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Lockheed Martin Studying Integration of LRASM Anti-Ship Missile on USV Platforms

At the Surface Navy Association's (SNA) 2017 National Symposium held last year, Lockheed Martin was showcasing a Mark VI patrol boat scale model fitted with an erectable launcher for four missiles at its stern. This conceptual model was representative of an unmanned Mark VI patrol boat fitted with LRASM next generation anti ship missiles.

LRASM Mark VI Patrol Boat SNA 2017 1Conceptual scale model of a Mark VI fitted with 4x LRASM anti-ship missiles on Lockheed Martin stand at SNA 2017

Lockheed Martin representatives told Navy Recognition at the time (SNA 2017), that the Pentagon’s Strategic Capabilities Office (SCO) awarded Lockheed Martin a contract to study the integration of AGM-158C LRASM on unmanned surface vehicles (USV). The idea would be to pre-position the USVs in strategic areas such as straits and bays. The key benefit would come from combining the endurance, survivability of the USV (its small size making it harder to detect) to the performance of the LRASM (range in excess of 200 nautical miles).

At SNA 2018 all we learned is that studies are ongoing. No one at Lockheed Martin could answer our questions. It wouldn't be surprising however if a bigger platform is being considered for this application. Displacing just 85 tons, the Mark VI patrol boat has a payload capacity of 5,000 Kg. A missile expert (who wished to remain unnamed) informed us that a LRASM missile alone weighs about 1,150 Kg (this seems to be corroborated by a Breaking Defense article mentioning a weight of 2,500 lbs or 1,133 Kg). The same missile expert explained that a "ready to fire" LRASM is probably closer to 2,000 Kg taking into account the large booster (similar to the one used for the RUM-139 VL-ASROC) and the launching system. Fitting four of those missiles at the stern of a Mark VI patrol boat seems like an impossible task (even with the pilothouse and crew accommodation removed which would likely be the case for a USV-configured Mark VI). In addition to increased payload capacity, a larger USV would offer greater range, endurance and therefore persistence. LRASM could likely be launched from BAE Systems' Adaptable Deck Launcher (ADL) fitted on a larger USV. This launcher would be less complex to operate and to integrate than an erectable one. ADL was unveiled at SNA 2018, follow this link to learn more about it.

Successful boosted test vehicle flight demonstrating LRASM missile egress, flight with existing Mk-114 ASROC booster. Lockheed Martin file picture (2014).

LRASM is a next-generation, precision-guided stealth missile capable of semi-autonomously detecting and identifying targeted enemy ships. The precision routing and guidance technology of the sensor - which doesn’t rely exclusively on intelligence, surveillance, and reconnaissance systems, networking links, or GPS navigation - enables the missile to operate effectively in contested domains and all weather conditions, day or night.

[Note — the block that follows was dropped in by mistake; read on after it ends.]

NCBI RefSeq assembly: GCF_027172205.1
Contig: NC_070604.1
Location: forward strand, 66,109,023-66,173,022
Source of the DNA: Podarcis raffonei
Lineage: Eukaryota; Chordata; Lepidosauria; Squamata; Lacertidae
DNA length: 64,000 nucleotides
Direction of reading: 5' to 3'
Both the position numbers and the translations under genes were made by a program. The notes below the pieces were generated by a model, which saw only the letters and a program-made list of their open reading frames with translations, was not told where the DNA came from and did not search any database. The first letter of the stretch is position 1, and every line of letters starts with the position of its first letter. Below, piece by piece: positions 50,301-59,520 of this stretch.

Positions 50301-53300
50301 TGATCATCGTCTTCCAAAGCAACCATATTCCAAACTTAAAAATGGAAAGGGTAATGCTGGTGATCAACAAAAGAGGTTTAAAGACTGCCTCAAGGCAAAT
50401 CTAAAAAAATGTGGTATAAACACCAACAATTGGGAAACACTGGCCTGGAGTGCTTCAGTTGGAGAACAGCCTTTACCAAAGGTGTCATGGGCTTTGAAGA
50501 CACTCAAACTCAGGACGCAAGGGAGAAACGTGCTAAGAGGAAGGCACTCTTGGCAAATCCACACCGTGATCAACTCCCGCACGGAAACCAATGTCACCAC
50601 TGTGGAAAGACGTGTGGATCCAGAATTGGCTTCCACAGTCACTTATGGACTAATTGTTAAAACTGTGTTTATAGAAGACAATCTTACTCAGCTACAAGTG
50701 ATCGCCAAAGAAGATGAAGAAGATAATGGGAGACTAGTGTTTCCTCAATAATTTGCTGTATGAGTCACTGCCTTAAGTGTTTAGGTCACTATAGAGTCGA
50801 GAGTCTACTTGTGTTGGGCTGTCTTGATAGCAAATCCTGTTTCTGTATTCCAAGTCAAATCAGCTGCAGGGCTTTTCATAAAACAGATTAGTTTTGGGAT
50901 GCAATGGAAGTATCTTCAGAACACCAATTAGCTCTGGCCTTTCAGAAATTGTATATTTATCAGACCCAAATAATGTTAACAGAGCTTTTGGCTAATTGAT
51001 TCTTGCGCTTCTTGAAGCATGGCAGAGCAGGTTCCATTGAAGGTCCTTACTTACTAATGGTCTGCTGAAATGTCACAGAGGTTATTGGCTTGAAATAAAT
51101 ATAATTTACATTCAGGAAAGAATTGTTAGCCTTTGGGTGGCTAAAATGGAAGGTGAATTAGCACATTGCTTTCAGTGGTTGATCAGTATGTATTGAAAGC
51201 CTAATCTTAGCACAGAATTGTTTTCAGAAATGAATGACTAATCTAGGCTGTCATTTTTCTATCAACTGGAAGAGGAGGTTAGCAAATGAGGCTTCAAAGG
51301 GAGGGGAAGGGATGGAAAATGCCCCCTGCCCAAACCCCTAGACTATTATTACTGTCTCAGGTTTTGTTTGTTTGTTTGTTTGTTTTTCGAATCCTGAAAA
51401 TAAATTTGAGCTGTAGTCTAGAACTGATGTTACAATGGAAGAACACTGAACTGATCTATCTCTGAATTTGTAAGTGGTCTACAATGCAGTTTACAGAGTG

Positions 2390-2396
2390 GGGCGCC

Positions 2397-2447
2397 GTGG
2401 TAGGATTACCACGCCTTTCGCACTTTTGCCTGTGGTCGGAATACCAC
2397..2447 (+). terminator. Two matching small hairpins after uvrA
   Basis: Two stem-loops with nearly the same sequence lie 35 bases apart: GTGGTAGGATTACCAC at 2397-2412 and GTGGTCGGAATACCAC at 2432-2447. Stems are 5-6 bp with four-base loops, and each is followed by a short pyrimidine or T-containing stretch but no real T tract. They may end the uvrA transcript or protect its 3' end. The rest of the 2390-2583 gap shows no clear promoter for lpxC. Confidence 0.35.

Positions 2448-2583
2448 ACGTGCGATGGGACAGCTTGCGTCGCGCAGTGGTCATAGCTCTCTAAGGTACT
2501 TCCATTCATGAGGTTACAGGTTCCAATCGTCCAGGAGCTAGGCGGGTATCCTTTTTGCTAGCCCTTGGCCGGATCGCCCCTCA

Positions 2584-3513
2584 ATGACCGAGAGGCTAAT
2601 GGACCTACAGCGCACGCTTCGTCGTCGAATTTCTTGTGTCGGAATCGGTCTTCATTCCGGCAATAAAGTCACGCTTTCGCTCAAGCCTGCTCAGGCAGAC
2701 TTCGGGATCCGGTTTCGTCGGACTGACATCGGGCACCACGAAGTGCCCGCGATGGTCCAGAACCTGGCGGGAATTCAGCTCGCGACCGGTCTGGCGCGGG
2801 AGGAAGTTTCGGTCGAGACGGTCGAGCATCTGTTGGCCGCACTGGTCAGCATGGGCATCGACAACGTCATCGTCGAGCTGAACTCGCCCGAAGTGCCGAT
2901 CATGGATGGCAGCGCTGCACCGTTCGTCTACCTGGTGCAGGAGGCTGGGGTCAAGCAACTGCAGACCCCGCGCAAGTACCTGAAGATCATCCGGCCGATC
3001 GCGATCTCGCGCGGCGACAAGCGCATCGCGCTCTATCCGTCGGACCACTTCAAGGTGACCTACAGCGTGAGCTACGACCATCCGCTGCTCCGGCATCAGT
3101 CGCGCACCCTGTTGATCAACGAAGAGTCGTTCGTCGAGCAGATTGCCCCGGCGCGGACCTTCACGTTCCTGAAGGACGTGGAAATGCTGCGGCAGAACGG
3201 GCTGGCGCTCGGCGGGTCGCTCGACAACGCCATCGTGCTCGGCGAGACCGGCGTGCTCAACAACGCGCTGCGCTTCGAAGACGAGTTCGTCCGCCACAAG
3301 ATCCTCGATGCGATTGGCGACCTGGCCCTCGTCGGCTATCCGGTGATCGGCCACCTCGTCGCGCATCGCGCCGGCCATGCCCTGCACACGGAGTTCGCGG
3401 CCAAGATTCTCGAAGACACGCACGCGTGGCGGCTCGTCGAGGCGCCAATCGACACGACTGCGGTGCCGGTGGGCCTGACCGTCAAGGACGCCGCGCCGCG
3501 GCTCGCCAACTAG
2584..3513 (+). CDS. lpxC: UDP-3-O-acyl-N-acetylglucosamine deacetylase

LRASM is designed to detect and destroy specific targets within groups of ships by employing advanced technologies that reduce dependence on intelligence, surveillance and reconnaissance platforms, network links and GPS navigation in electronic warfare environments. LRASM will play a significant role in ensuring military access to operate in open ocean/blue waters, owing to its enhanced ability to discriminate and conduct tactical engagements from extended ranges.

LRASM is based on the successful Joint Air-to-Surface Standoff Missile - Extended Range (JASSM-ER). It is designed to meet the needs of U.S. Navy and Air Force warfighters in contested environments. The air-launched variant provides an early operational capability for the U.S. Navy’s offensive anti-surface warfare Increment I requirement to be integrated onboard the U.S. Air Force’s B-1B in 2018 and on the U.S. Navy’s F/A-18E/F Super Hornet in 2019. Lockheed Martin a surface-launch variant of LRASM from a topside canister in July 2017.

Mark VI patrol Boat US NavyCoastal Riverine Squadron Four (CRS-4) conducting well deck operations with the Mark VI patrol boat aboard amphibious assault ship USS Bataan (LHD 5). US Navy picture.

About the Mark VI patrol boat (PB)
The MK VI is a next generation PB and the latest addition to the US Navy fleet of PB. The 85 foot combatant craft’s hull is optimized for performance, fuel economy and firepower. The MK VI PB is configured with both an ergonomically designed pilothouse seating 5 operators: The Engineer (taking care of the engines and Mk 38 turret), the Navigator, the coxswain, the communication engineer and the boat Captain.

The MK VI PB has a range of 600 nautical miles and is fitted with two MTU 16V2000 M94 engines and two Hamilton HM651 waterjets.

The MK VI PB can be deployed from US Navy LPD 17 and LHDs: To do so, it is fitted with two kick stands at the stern to stabilize it in the well deck.

SAFE Boats International in Tacoma, Washington state was awarded a contract to provide the US Navy with 6 MK VI PBs in May 2012 with an another contract for 4 more boats awarded in July 2014. The U.S. Navy Coastal Riverine Group 2 has taken ownership of the first two Mark VI in September 2015.

LRASM Mark VI Patrol Boat SNA 2017 2Close up view of the LRASM erectable launcher of the Mark VI patrol boat scale model

About the SCO
Established by Secretary Ashton Carter in 2012, the SCO imagines new—often unexpected and game-changing—uses of existing government and commercial systems: extending their shelf-life and restoring surprise to the military’s playbook. In addition to warfare strategies, SCO also analyzes options for revealing capabilities prior to conflict to increase doubt, impose cost, or maintain deterrence against potential adversaries.